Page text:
Courage at Twilight: Grandpa Wally’s Whiskers

“My daddy had a thick black beard,” Mom recalled when I apologized for my three-day scruff, though he did not let it grow long.  As a child, she loved sitting on her father’s lap and rubbing her soft little hands on the prickly stubble of his weekend beard.  I learned this because she said to me one Saturday afternoon, “Come here—I’ll show you what I used to do to my daddy when I was a little girl.”  Then she rubbed her soft old hands on my prickly weekend stubble.  I shave on days one and three because on day two there isn’t quite enough to comfortably shave.  I wore a full salt-and-pepper beard to Brian’s college graduation.  But I looked old and heavy and worn in all the photos.  So, I decided to lose weight and lose the beard.  One less beard and 40 less pounds later, I feel better and look younger (relative).  Besides, I could no longer endure the never-ending itching against the pillow.  And I cannot imagine a woman wanting to kiss a man’s lip hair, so I shave my lip on principle.  I shaved my beard one time because a coworker said it looked like an armpit.  Nope—no more beards for me.  I think we will not make a habit of Mom rubbing her hands on my whiskery face.  But she blows me a kiss every night as I wander up to bed and she finishes the nightly news.  “Hey Baby,” she calls.  “I sure love you.”  And I blow her a kiss back.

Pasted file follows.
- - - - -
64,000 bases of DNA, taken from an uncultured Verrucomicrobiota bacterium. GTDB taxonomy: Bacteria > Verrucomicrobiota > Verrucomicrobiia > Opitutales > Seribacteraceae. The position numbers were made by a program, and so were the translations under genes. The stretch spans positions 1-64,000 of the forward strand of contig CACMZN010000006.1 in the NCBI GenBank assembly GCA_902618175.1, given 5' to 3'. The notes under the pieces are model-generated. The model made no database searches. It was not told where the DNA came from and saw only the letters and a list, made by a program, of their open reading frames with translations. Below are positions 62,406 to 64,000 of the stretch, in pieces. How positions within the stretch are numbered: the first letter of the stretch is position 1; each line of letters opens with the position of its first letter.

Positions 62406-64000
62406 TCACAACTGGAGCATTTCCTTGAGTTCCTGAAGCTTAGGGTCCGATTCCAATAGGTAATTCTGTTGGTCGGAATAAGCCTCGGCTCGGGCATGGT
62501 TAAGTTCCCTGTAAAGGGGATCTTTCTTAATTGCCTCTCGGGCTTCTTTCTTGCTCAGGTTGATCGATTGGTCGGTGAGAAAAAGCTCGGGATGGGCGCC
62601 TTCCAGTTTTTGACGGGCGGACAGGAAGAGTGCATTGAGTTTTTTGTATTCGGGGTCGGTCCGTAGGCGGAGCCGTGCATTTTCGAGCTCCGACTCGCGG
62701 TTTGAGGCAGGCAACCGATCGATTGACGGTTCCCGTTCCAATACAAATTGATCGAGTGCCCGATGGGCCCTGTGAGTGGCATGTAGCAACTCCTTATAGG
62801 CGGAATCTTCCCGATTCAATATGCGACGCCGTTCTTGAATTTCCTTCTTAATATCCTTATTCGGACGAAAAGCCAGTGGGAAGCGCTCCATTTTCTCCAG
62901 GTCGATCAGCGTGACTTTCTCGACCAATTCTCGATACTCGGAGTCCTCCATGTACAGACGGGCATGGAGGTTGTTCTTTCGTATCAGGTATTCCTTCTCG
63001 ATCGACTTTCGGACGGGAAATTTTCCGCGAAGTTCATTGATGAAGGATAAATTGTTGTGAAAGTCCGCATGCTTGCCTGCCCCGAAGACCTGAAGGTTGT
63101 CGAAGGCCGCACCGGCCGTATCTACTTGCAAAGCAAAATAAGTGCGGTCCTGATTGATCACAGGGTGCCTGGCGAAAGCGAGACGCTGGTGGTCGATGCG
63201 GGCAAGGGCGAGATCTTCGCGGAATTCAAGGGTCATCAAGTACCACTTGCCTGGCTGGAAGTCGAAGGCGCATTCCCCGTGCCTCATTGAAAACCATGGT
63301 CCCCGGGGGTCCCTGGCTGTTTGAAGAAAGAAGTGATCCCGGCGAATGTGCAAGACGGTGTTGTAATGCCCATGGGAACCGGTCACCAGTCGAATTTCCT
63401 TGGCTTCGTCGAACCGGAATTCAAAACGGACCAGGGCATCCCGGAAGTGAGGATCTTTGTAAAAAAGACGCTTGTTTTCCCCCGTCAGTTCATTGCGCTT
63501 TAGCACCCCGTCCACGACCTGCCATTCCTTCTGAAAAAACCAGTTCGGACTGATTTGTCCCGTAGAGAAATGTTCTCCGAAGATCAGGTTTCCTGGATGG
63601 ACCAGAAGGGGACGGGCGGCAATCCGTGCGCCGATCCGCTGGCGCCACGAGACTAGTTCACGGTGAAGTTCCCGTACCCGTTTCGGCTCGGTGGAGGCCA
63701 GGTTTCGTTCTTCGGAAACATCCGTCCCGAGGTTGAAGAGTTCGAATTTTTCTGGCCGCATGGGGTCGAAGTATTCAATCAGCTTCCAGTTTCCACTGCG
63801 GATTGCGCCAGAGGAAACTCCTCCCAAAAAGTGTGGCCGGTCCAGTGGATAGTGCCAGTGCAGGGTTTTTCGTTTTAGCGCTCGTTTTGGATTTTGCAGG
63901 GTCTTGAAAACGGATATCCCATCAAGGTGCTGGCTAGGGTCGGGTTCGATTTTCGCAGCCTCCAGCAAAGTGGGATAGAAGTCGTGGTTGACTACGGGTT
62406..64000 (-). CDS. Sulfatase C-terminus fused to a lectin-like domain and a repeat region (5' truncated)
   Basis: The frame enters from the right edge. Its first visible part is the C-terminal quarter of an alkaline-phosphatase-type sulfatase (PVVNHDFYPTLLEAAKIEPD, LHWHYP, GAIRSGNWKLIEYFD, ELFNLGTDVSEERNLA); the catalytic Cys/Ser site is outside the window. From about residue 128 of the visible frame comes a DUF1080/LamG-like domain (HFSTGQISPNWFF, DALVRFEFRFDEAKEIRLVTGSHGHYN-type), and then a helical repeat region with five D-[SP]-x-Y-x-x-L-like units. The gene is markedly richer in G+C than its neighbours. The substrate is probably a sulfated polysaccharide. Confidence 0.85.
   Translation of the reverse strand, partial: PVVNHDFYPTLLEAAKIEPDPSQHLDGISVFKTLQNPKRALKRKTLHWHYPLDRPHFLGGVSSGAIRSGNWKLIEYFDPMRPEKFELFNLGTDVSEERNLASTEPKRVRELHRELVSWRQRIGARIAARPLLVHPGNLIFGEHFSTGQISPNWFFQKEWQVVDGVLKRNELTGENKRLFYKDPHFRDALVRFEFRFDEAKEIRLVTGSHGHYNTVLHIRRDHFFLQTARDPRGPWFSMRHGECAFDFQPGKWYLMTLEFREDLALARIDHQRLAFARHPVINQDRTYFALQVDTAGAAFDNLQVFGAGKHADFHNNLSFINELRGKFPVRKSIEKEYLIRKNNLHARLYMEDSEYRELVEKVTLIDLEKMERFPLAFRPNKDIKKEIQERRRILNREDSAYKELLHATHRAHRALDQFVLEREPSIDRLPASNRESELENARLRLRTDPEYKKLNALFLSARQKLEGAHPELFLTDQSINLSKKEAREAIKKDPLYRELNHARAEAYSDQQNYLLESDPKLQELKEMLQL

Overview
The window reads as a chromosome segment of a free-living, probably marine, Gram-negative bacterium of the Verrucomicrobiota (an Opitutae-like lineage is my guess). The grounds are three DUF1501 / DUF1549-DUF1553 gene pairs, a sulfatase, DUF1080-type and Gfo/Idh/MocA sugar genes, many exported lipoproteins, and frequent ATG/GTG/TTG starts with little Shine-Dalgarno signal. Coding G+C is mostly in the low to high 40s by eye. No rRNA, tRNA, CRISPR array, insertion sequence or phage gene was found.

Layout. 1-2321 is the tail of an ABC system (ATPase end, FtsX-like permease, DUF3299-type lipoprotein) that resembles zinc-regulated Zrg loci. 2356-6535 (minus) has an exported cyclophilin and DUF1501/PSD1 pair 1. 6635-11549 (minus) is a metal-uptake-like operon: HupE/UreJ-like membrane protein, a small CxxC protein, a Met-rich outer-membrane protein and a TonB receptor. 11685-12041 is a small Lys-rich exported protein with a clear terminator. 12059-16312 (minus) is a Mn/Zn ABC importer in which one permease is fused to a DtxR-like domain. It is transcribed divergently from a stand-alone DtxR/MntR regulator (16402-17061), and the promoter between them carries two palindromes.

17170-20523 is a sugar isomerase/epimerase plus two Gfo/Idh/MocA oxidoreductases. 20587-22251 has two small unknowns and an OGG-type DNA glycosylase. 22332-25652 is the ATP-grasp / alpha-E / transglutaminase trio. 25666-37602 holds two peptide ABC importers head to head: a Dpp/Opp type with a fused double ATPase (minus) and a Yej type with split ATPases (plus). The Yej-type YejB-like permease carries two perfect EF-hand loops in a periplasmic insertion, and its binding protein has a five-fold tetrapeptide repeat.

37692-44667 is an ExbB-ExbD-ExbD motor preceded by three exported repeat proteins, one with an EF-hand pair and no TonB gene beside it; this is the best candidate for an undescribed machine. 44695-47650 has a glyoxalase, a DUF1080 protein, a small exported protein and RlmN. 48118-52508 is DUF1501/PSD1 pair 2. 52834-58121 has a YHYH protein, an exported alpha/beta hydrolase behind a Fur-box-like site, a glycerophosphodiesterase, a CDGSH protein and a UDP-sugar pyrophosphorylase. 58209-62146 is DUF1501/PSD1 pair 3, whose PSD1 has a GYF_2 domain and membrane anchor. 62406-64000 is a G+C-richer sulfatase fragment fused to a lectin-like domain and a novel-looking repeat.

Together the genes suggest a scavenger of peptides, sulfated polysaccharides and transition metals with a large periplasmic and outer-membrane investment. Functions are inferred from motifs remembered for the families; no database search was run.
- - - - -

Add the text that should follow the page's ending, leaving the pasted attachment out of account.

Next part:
Pictured above: Wallace “Wally” Bawden c. 1962.

 

The Baker clan c. 1986 with a bearded Yours Truly.

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